Tao te Ching, Chapter 61
1. What makes a great state is its being (like) a low-lying, down- flowing (stream);--it becomes the centre to which tend (all the small states) under heaven.
2. (To illustrate from) the case of all females:--the female always overcomes the male by her stillness. Stillness may be considered (a sort of) abasement.
3. Thus it is that a great state, by condescending to small states, gains them for itself; and that small states, by abasing themselves to a great state, win it over to them. In the one case the abasement leads to gaining adherents, in the other case to procuring favour.
4. The great state only wishes to unite men together and nourish them; a small state only wishes to be received by, and to serve, the other. Each gets what it desires, but the great state must learn to abase itself.
Tao te Ching, Chapter 62
1. Tao has of all things the most honoured place. No treasures give good men so rich a grace; Bad men it guards, and doth their ill efface.
2. (Its) admirable words can purchase honour; (its) admirable deeds can raise their performer above others. Even men who are not good are not abandoned by it.
3. Therefore when the sovereign occupies his place as the Son of Heaven, and he has appointed his three ducal ministers, though (a prince) were to send in a round symbol-of-rank large enough to fill both the hands, and that as the precursor of the team of horses (in the court-yard), such an offering would not be equal to (a lesson of) this Tao, which one might present on his knees.
4. Why was it that the ancients prized this Tao so much? Was it not because it could be got by seeking for it, and the guilty could escape (from the stain of their guilt) by it? This is the reason why all under heaven consider it the most valuable thing.
Tao te Ching, Chapter 63
1. (It is the way of the Tao) to act without (thinking of) acting; to conduct affairs without (feeling the) trouble of them; to taste without discerning any flavour; to consider what is small as great, and a few as many; and to recompense injury with kindness.
2. (The master of it) anticipates things that are difficult while they are easy, and does things that would become great while they are small. All difficult things in the world are sure to arise from a previous state in which they were easy, and all great things from one in which they were small. Therefore the sage, while he never does what is great, is able on that account to accomplish the greatest things.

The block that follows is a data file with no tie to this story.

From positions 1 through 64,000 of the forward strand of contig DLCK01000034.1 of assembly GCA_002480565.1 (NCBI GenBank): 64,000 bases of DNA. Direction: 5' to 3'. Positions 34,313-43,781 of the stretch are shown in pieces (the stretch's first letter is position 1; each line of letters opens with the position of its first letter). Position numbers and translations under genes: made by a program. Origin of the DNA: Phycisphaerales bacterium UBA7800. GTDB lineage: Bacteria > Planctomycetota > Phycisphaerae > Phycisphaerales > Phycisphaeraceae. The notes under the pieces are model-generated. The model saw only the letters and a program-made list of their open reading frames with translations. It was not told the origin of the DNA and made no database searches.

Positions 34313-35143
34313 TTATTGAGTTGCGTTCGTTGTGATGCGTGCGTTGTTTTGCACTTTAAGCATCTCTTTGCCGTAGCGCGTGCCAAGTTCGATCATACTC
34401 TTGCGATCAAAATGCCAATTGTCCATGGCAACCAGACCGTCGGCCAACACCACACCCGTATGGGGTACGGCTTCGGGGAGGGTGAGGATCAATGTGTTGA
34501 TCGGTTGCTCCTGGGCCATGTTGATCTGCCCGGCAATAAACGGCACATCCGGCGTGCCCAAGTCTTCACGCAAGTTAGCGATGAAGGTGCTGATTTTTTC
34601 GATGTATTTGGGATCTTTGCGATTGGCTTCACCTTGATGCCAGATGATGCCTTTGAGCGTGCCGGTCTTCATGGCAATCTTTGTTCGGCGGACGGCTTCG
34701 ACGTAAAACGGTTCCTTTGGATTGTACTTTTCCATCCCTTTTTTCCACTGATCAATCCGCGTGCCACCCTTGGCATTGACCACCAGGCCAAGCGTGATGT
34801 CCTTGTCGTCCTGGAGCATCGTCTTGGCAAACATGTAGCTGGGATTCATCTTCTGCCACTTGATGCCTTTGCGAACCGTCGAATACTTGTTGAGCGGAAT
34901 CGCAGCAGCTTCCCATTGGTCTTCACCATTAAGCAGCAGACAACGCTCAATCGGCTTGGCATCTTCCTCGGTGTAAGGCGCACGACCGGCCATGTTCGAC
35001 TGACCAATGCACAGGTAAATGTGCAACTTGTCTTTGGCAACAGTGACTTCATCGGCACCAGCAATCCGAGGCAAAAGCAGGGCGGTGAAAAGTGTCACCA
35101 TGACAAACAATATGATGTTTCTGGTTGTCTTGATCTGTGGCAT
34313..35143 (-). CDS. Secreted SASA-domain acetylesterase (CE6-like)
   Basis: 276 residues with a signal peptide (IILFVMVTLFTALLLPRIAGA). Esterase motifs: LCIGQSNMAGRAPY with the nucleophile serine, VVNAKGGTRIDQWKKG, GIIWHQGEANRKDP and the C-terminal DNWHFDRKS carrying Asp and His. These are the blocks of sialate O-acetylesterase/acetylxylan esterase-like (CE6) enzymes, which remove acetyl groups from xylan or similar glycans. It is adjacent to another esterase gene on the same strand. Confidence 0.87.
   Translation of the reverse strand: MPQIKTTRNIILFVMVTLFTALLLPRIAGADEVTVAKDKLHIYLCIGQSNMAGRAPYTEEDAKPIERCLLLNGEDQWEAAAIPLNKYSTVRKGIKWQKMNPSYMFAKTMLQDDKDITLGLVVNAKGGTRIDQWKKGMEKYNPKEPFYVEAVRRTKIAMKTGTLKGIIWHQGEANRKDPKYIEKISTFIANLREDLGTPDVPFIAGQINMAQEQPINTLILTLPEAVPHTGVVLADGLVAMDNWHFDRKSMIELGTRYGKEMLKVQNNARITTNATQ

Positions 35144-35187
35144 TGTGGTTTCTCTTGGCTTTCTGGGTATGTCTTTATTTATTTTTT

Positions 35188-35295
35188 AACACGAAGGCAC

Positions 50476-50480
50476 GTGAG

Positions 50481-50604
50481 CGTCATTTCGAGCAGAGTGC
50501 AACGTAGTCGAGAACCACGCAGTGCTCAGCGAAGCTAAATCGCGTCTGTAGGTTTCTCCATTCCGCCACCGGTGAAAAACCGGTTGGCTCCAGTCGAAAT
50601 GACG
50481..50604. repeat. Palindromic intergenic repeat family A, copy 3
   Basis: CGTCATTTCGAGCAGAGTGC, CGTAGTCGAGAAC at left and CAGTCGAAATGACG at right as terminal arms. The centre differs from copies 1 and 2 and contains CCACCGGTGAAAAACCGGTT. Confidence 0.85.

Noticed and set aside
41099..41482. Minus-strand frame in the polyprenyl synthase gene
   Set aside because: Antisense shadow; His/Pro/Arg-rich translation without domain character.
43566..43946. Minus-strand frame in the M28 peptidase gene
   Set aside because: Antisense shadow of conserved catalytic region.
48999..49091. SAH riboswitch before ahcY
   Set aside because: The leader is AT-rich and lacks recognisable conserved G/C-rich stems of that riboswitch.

3. He who lightly promises is sure to keep but little faith; he who is continually thinking things easy is sure to find them difficult. Therefore the sage sees difficulty even in what seems easy, and so never has any difficulties.
Tao te Ching, Chapter 64
1. That which is at rest is easily kept hold of; before a thing has given indications of its presence, it is easy to take measures against it; that which is brittle is easily broken; that which is very small is easily dispersed. Action should be taken before a thing has made its appearance; order should be secured before disorder has begun.
2. The tree which fills the arms grew from the tiniest sprout; the tower of nine storeys rose from a (small) heap of earth; the journey of a thousand li commenced with a single step.
3. He who acts (with an ulterior purpose) does harm; he who takes hold of a thing (in the same way) loses his hold. The sage does not act (so), and therefore does no harm; he does not lay hold (so), and therefore does not lose his bold. (But) people in their conduct of affairs are constantly ruining them when they are on the eve of success. If they were careful at the end, as (they should be) at the beginning, they would not so ruin them.
4. Therefore the sage desires what (other men) do not desire, and does not prize things difficult to get; he learns what (other men) do not learn, and turns back to what the multitude of men have passed by. Thus he helps the natural development of all things, and does not dare to act (with an ulterior purpose of his own).
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